You may recall that on the final day of this year's fund appeal for Children's Hospital, I reported we had $164,980.65 in the shoebox. We were $6,827.05 short of last year's total.

I "knew" we couldn't close the gap because the big group gifts were already in and by the closing days of a campaign, checks from individuals average perhaps a dozen a day. At the height of the mail flow (just before and just after Christmas), 70 to 80 checks a day arrive from individuals and their average value is more than $25. By the time the 70 or 80 have dwindled to 12, the average check is for $10. Quite a difference.

My hope had been that my last minute plea for help would raise the response from 12 to 40, with a total value of around $500. Instead, on Tuesday alone 102 checks arrived with Jan. 31 postmarks, and before the week was out the number had grown to 125. Their average value: a plump $32.21. Heavenly days!

There are 15 gifts from groups in this final report. The Sixth Grade at Chapel Forge Elementary School in Bowie chipped in $10. "A bunch of us kids from McLean" earned $13 by singing Christmas carols in their neighborhood. Silver Spring Memorial Post 2562, VFW Ladies Auxiliary, sent in a check for $25. "The back room and administrative girls" at Northern Virginia Doctors Hospital also raised $25 by sending each other no intramural Christmas cards. And a third $25 arrived with the notation that it was to be credited to the NCO Wives Club of Andrews AFB.

No in-house card exchange among faculty and staff in the Industrial Education Department at the University of Maryland diverted $47.50 to the children. The Student Council at Carmody Hills Elementary School in Seat Pleasant sent me $50 raised by students. No charge services provided by Bryan Opticians brought in $60 worth of thank you checks from grateful customers. A pickle jar set out in the Lincoln Lounge of the U.S. Soldiers' and Airmen's Home accumulated $84.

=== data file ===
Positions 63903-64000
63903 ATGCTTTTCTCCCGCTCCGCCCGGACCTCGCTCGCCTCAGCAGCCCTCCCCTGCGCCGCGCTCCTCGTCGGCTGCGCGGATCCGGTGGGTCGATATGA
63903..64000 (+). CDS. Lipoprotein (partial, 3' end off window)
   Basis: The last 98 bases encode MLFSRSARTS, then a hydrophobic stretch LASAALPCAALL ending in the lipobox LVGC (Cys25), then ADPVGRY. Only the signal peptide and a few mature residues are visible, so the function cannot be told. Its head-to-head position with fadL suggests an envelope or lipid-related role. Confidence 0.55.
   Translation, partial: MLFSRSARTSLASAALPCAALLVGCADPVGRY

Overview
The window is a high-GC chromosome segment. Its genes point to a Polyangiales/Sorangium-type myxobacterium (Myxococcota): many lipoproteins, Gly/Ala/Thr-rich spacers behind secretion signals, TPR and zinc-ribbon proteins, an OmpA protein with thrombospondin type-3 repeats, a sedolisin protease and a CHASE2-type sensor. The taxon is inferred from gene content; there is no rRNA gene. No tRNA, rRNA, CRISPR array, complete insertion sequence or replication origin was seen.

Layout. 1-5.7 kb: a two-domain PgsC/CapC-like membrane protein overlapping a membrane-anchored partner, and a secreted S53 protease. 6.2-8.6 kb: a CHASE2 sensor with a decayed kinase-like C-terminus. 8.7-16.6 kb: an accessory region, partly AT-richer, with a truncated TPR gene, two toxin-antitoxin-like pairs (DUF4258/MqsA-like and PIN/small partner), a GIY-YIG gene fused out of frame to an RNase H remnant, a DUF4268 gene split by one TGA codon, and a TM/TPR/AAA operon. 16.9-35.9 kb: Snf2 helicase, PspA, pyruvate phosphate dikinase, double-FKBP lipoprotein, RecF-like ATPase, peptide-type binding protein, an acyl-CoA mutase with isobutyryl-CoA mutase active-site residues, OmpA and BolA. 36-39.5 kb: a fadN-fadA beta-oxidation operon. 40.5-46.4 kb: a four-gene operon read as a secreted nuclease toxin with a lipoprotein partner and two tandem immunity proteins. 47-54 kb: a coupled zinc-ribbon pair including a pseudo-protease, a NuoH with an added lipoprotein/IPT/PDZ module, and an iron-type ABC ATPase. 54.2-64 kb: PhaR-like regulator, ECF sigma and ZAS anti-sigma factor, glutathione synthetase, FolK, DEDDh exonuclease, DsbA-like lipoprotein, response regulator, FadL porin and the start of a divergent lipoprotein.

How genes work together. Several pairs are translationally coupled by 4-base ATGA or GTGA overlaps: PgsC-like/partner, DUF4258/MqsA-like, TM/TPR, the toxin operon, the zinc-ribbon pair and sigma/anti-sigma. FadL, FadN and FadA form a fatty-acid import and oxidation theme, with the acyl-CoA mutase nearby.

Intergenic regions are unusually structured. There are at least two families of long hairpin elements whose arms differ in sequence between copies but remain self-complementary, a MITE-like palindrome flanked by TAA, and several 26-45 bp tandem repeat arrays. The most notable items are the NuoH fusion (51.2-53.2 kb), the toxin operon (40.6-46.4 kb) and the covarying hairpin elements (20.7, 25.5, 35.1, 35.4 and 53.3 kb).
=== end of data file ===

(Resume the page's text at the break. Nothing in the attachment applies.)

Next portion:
A fashion show at the Woodward & Lothrop store in Landover raised $43.80, to which the Woodies store in Montgomery Mall immediately added $100 at the request of one of its Youth Board representatives. The young woman, a senior at Magruder High School, won the $100 in a contest run by Seventeen Magazine and knew exactly what she wanted to do with it.

The Diary Division of the Agricultural Marketing Service declined to exchange $170 worht of intramural holiday cards. The kitty raised by the men and women at Information Systems Consultants in McLean was a real surprise - $630.

I was admiring that check when a retired policeman phoned. "Hey, you old goat," he said, "some of your VEW friends were talking about the Children's Hospital drive being short, so we've just sent you a little check." The next day I received a check for $1,000 from McKimmie-Catterton Post 2979, VFW - the policemen's and firemen's post.

In the same mail there was a check for $1,500 from the D.C. Congress of Parents and Teachers, accompanied by a note that said, "As always, our youngsters enjoyed caroling in their schools and neighborhoods."

On Jan. 31, a special messenger had brought over an envelope from the Federal Trade Commission. In it was a letter that informed me that the FTC employee who had introduced the no-cards plan to that agency many years ago had died recently, and this year's collection from the FTC was therefore being given in his memory. The FTC gift this year: a record $2,445.25.

So the 15 contributions from groups came to $6,228.55, which was almost but not quite enough to close the gap between this year and last. We wouldn't have made it without the 125 gifts from individuals that added $4,026.50 to our tally and brought the day's receipts to $10,255.05. The shoebox moved from $164,980.65 to a final grand total of $175,235.70 and we finished with $3,428 more than ever before. You did it! And I love you for it. Thank you.